The blast happened in Mingora, the main town of Swat district where 2,500 paramilitary troops were deployed this week to fight supporters of a militant cleric. It set off an explosion of ammunition carried inside a military truck, triggering bullet fire.
Amjad Khan, a police officer dispatched to the hospital where the casualties were taken, said a suicide bomber killed at least 19 people and wounded 29. Most of the casualties were soldiers, but some bystanders were also hit. Some nearby shops, restaurants and cars were damaged.
Khan said the bomber hit a platoon of Frontier Constabulary troops in the truck about 300 yards from police district headquarters.
However, Fazlur Rehman, the top local official at the scene, said some 45 troops were inside the truck and the devastation of the wreckage, which took firefighters several hours to extinguish, showed that all must have died. Three passers-by were also killed, he said.
Rehman also said an engine of another vehicle was found near the truck, showing it was a car bomb.
Mohammed Sajid, a citizen who helped some of the wounded from the truck, said there were as many as 20 dead.
Ambulances raced to the scene and authorities were calling for blood donations for the wounded.
Taj Mohammed Khan, 23, a college student who was drinking tea at a nearby roadside restaurant, said the truck caught fire after the explosion and then bullets went off.
"It was a huge explosion. Then the truck was on fire. There were flames, smoke and people crying. People were scared to go near because bullets were going off," he said. "Some people were injured in the restaurants and several cars were also damaged."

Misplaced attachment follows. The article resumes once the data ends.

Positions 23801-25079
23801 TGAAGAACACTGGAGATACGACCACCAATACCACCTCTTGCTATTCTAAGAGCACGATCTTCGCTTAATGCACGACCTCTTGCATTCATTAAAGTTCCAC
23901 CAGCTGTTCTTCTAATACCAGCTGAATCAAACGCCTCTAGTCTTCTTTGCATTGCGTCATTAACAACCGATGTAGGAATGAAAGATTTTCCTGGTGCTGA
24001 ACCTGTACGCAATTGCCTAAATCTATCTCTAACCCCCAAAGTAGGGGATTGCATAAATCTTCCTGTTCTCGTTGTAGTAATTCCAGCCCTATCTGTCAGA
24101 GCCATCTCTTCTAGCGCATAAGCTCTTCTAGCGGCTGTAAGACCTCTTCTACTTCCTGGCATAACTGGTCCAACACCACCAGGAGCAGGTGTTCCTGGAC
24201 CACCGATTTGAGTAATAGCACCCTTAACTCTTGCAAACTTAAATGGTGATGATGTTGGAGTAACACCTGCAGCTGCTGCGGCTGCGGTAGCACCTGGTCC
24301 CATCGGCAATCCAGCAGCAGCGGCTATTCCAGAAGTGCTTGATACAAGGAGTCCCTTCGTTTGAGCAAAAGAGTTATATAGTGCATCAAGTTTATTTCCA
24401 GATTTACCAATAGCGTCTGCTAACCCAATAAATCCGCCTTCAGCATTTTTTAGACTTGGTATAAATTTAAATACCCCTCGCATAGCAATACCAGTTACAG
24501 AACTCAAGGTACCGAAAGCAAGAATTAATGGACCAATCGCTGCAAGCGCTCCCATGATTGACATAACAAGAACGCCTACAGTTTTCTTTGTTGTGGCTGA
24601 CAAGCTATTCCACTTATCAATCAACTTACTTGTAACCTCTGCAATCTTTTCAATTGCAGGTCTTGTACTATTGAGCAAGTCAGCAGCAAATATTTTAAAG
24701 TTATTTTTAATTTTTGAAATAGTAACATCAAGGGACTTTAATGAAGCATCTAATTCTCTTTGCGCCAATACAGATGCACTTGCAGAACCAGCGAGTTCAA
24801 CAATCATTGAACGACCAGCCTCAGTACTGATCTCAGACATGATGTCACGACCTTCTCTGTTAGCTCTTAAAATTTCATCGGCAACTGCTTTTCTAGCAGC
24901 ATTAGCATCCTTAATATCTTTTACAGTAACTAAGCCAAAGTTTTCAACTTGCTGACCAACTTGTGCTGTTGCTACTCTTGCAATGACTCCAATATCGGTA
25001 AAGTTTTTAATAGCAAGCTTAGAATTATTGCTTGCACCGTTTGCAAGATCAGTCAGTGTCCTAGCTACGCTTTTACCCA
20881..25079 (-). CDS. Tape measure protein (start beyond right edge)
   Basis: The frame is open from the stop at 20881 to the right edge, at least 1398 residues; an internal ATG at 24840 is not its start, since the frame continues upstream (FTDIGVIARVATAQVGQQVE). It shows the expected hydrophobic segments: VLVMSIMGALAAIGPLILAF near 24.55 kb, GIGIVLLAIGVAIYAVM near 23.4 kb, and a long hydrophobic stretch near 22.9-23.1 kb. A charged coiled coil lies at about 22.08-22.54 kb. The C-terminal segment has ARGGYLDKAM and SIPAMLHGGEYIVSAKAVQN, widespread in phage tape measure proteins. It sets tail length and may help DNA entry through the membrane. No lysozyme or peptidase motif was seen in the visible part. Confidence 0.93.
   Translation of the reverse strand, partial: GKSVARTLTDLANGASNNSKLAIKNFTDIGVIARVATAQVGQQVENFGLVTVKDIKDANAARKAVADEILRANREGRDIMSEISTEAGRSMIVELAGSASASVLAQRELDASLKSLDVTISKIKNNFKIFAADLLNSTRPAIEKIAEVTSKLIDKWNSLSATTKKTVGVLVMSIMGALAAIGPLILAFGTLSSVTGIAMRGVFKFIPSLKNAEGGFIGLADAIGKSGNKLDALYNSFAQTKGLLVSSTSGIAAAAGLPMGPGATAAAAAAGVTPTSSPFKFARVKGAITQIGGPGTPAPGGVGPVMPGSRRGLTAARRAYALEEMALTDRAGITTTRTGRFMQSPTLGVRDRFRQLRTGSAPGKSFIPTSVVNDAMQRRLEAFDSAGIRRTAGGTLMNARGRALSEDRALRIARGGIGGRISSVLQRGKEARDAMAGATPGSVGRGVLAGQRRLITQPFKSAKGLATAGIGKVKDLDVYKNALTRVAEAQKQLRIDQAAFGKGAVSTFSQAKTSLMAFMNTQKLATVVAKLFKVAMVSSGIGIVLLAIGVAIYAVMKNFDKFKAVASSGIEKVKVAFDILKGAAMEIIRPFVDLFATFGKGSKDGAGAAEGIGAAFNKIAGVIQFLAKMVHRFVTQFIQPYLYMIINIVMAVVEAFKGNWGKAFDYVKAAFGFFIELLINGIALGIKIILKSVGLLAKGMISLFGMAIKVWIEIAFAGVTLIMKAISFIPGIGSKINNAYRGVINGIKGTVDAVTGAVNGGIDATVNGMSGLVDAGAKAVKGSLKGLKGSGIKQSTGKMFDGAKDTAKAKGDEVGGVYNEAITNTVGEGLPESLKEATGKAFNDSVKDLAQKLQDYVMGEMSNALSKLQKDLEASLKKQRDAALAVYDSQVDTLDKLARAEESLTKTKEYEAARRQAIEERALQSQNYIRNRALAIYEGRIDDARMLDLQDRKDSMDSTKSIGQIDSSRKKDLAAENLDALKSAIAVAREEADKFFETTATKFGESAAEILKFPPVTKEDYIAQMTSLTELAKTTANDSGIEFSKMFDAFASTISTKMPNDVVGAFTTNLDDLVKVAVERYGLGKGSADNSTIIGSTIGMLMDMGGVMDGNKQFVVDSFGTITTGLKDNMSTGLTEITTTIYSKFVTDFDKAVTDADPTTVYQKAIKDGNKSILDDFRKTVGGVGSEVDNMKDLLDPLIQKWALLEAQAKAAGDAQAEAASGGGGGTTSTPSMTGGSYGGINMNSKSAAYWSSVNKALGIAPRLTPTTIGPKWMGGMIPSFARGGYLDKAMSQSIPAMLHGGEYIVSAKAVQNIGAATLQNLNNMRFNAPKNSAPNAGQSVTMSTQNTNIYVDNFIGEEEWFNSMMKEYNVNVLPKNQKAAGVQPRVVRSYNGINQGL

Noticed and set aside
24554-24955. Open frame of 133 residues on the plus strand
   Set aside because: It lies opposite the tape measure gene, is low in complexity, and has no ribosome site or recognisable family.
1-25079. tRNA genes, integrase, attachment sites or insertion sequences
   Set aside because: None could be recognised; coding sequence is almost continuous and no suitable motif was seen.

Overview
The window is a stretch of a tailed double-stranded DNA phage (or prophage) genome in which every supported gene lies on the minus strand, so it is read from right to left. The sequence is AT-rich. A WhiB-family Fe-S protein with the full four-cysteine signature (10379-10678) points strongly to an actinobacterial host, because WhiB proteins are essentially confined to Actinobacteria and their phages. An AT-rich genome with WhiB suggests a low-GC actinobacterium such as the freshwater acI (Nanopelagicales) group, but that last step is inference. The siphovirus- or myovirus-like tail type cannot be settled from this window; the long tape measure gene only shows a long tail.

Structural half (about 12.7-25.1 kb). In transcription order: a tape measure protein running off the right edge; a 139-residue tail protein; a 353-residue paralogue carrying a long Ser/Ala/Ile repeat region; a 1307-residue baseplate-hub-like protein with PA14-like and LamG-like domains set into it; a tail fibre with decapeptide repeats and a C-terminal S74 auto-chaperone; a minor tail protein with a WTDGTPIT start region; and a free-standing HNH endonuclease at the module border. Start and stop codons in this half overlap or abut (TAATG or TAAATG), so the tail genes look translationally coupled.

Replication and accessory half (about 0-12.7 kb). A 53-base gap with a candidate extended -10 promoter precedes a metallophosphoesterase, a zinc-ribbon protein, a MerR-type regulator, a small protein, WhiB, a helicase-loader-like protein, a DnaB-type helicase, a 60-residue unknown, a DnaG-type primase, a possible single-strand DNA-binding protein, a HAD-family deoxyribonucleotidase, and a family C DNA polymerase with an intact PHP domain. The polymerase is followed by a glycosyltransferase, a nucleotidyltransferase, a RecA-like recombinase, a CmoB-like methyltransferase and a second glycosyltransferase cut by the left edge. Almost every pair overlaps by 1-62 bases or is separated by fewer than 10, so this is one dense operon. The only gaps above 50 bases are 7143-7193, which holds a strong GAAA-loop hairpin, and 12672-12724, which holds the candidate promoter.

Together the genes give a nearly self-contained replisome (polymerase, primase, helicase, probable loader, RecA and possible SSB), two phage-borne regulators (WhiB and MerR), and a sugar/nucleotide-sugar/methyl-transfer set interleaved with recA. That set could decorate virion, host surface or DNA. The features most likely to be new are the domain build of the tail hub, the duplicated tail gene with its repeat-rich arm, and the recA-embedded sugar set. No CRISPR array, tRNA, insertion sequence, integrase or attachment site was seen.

Police said it was suicide attack.
There was no immediate claim of responsibility.
Pakistan's army said Wednesday that new troops have been deployed to Swat, a mountain valley popular with tourists until violence flared there this summer, to quell Maulana Fazlullah, who has called for Taliban-style rule and holy war against Pakistani authorities.
The once idyllic valley has seen a string of bombings and suicide attacks on security forces - part of a wave of violence that has undermined the government's control of a swath of territory along the northwestern border, where sympathizers of Taliban and al Qaeda hold sway.
A spokesman for Fazlullah denied involvement in the bombing.
"We want peace in Swat," spokesman Sirajuddin, who goes by one name, told The Associated Press by phone. "We have been working against criminals here, against murderers, abductors and wine drinkers ... we have given them punishment. Some of them are still in our custody."
"There is absolutely no need for the army here," he said. "This happens when the army comes here. This has happened in the past," he said referring to attacks on security forces.
Two suicide attackers and a roadside bomb simultaneously struck a military convoy in Swat, killing 11 soldiers and three civilians, after a deployment in July.
Late Wednesday, Fazlullah announced in a pirate FM radio broadcast that he was leaving his headquarters in the Swat district for the neighboring mountain area of Kohistan.
Iqbal Hussain, a Mingora businessman who heard the broadcast, said Fazlullah warned the government not to carry out any military operations, saying if a single bullet were fired, the door for negotiations would close and the government would be responsible for the deterioration in the situation.
Fazlullah is the leader of Tehrik Nifaz-e-Sharia Mohammed, TNSM a banned pro-Taliban militant group which sent thousands of volunteers to Afghanistan to during the U.S.-led invasion in 2001.
As well as marshaling armed militants and enforcing Islamic law, Fazlullah has used an FM radio station to campaign against girls' education and denounce a recent polio vaccination program as a Western plot to sterilize Muslim children.